A letter of Shelekhes, the head of Kharkov regional committee to the Central Committee of the C.P.(B.)U. dated May 30, 1933, is an evidence of a death-rate scale in Kharkov and region. Furthermore it points out that according to incomplete (due to the fact that civilian registry offices didn’t record death at all) data from the regions there were villages where 450 – 600 people had died during last 3 months; in many villages special carts were provided to go around and pick up corpses. 5447 men and 147 dead bodies had been picked up in streets of Kharkov only over 27 – 28 of May, 1933. The influx of begging and starving element had been growing up lately; only at 5 months in 1933 children's contingent in children's homes of Kharkov and the region increased by 14185 children (more then twice). The flow of homeless children goes on without stop and undoubtedly it will be so later on, Shelekhes reports. He pointed to the fact that only during 1 day –May 25 – 2 thousands of children had been picked up in Kharkov railway station, and for the night of 27th to 28th of May– 700 children throughout Kharkov.
All-Union national census of 1937 would have revealed the refined toll data but its results were destroyed and its performers became a subject to repressions. At the same time All-Union national census of 1939 carried out under the closer watch of the regime couldn’t conceal entirely the disastrous effects of golodomor of 1932 – 1933 in Ukraine which hadn’t been overcome even till the end of 1930s. According to its data population of Ukraine counted 30 960.2 thousands people (against 31 901.4 thousands people at the beginning of 1933, i.e. 941 thousands less). The number of Ukrainians who resided in 1939 throughout the USSR in accordance with it equaled to 28.1 millions, while in 1926 – 31.2 millions.
We can also judge the scale of Golodomor by such information: the USSR population since autumn of 1932 till April 1933 had decreased from 165.7 millions people to 158 millions or by 7.7 millions mainly at the expense of rural population. B. Urlanys gives the number of 158 millions people with warning as “approximate”.
The dynamics of deaths (but not their actual quantity) in Kharkov region can be observed owing to the calculations carried out in 2002 by the staff of regional departments of civilian registry offices of Kharkov region (in its present-day borders) on the basis of death registration books by request of the Organizational committee on preparation and realization of actions in the region in view of the 70th anniversary of golodomor in Ukraine. The incompleteness of these data results from the following: firstly, many books hadn’t been kept safe, secondly, - not all deaths were registered. It is significant that such calculation had been done twice. (The results of a first one are kept in the documents of scientific and auxiliary fund of Kharkov museum of history and published in the book “Black harvest. Famine of 1932 – 1933 in Valky and Kolomak regions of Kharkov area (documents, memoirs, list of the dead)”. Ed. by T. Polyshuk. Kiev – Kharkov – New-York – Philadelphia. – 1997). Last years calculations showed somewhat different figures but the tendency hasn’t changed. The total number of registered deaths in 1933 in territory of present-day Kharkov region makes up more than 120 thousands (along with Kharkov itself, where 33 900 deaths were registered). As against NEP year 1925 it’s more than four times greater; as compared to 1935, the last year before the mass political repressions – six times.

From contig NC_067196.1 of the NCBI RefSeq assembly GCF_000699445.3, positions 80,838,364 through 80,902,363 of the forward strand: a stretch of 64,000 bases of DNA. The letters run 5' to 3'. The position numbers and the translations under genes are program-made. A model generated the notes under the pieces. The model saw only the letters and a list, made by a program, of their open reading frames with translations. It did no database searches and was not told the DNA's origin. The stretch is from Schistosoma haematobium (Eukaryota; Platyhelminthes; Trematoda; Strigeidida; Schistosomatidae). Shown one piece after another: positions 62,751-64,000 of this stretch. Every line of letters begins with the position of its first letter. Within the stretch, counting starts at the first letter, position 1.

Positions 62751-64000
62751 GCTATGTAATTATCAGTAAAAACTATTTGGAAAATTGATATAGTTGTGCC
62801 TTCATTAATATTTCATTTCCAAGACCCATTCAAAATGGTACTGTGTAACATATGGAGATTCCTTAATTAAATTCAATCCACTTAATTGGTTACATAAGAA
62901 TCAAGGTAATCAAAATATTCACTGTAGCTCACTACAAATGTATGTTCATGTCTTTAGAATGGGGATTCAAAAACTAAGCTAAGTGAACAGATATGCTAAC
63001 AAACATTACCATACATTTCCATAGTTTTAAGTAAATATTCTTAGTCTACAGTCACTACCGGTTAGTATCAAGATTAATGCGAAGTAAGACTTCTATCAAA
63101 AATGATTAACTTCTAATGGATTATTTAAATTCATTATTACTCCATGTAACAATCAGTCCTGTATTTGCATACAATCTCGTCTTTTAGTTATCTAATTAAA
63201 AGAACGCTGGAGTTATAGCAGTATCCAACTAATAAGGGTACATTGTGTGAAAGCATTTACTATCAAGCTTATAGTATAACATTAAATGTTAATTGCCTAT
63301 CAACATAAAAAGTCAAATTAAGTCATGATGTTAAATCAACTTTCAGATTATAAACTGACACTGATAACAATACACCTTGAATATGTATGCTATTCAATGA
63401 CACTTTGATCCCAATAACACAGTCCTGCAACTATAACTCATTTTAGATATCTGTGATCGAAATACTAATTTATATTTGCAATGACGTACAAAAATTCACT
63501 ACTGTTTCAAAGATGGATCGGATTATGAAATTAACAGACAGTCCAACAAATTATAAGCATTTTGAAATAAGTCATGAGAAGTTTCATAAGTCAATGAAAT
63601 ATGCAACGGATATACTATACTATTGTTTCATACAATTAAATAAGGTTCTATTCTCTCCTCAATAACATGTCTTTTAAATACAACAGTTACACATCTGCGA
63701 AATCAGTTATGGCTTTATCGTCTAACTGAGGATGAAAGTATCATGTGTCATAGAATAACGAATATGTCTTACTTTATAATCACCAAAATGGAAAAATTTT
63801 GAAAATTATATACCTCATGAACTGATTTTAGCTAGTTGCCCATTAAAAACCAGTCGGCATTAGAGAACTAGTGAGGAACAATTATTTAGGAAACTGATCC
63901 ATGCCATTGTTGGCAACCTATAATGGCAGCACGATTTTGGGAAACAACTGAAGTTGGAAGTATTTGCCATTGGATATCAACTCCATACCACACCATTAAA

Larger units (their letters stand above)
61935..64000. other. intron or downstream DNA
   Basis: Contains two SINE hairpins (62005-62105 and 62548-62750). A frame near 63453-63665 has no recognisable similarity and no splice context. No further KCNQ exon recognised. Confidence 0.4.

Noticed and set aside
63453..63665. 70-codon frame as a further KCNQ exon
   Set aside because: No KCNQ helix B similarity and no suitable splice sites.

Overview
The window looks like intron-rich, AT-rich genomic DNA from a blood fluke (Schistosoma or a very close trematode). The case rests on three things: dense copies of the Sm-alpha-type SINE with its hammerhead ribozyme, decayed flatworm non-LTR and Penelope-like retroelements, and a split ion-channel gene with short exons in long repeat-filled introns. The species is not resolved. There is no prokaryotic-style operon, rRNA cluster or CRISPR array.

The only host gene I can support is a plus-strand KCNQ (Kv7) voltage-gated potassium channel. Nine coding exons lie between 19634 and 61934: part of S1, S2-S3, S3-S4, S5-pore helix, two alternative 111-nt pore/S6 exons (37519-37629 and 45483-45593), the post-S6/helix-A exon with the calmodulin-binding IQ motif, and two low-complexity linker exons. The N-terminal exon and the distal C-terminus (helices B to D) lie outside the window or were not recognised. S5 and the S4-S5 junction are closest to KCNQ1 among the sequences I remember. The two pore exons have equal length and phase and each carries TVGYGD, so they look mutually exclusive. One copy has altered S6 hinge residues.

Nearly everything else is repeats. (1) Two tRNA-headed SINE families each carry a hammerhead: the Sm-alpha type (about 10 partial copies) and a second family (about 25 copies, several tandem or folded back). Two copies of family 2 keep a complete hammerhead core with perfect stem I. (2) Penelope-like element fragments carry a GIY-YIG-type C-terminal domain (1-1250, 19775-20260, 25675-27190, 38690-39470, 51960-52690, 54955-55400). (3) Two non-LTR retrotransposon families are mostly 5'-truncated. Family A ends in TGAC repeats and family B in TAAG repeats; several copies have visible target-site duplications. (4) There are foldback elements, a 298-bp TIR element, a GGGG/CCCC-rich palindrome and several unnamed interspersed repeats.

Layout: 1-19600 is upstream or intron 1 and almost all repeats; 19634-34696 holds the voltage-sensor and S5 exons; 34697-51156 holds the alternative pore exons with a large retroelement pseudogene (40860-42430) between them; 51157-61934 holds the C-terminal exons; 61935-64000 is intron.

For the purpose of proper organization and realization ensuring of activities in connection with the 75th anniversary of Golodomor in Ukraine the President V. Yushchenko by his Decree dated March 14, 2007, created the Coordinating council on preparation of activities in connection with the 75th anniversary of Golodomor of 1932 – 1933 in Ukraine and in 2 weeks these activities were approved by the President’s Decree № 250. For the time being two meetings of the Coordinating council took place; the second one was held on October 23 in Kharkov, from where in 1932 started out the realization of Bolshevist imperial leadership’s inhuman plan in Ukraine – the destroying of 7 millions of Ukrainian farmers by means of starvation genocide. The Ukrainians as a historical nation should revive the names of Ukrainian grain-growers, victims of purposeful state terror.
The hungry and evil time of 1933 – it’s not only a historic past but a nonhealing physical and spiritual wound of Ukrainian people with a smarting pain piercing the memory of numerous generations. Today we should speak about the past for the future as the unconsciousness causes unspirituality which like a cancerous growth eats away nation’s body and soul – crosses out its history, abuses traditions and destroys social and cultural originality of the nation.
N. Lapchynskaya, the portal “Golodomor of 1932 – 1933. Kharkov region” editor-in-chief, the leadership member of V. Stus All-Ukrainian Society “Memorial”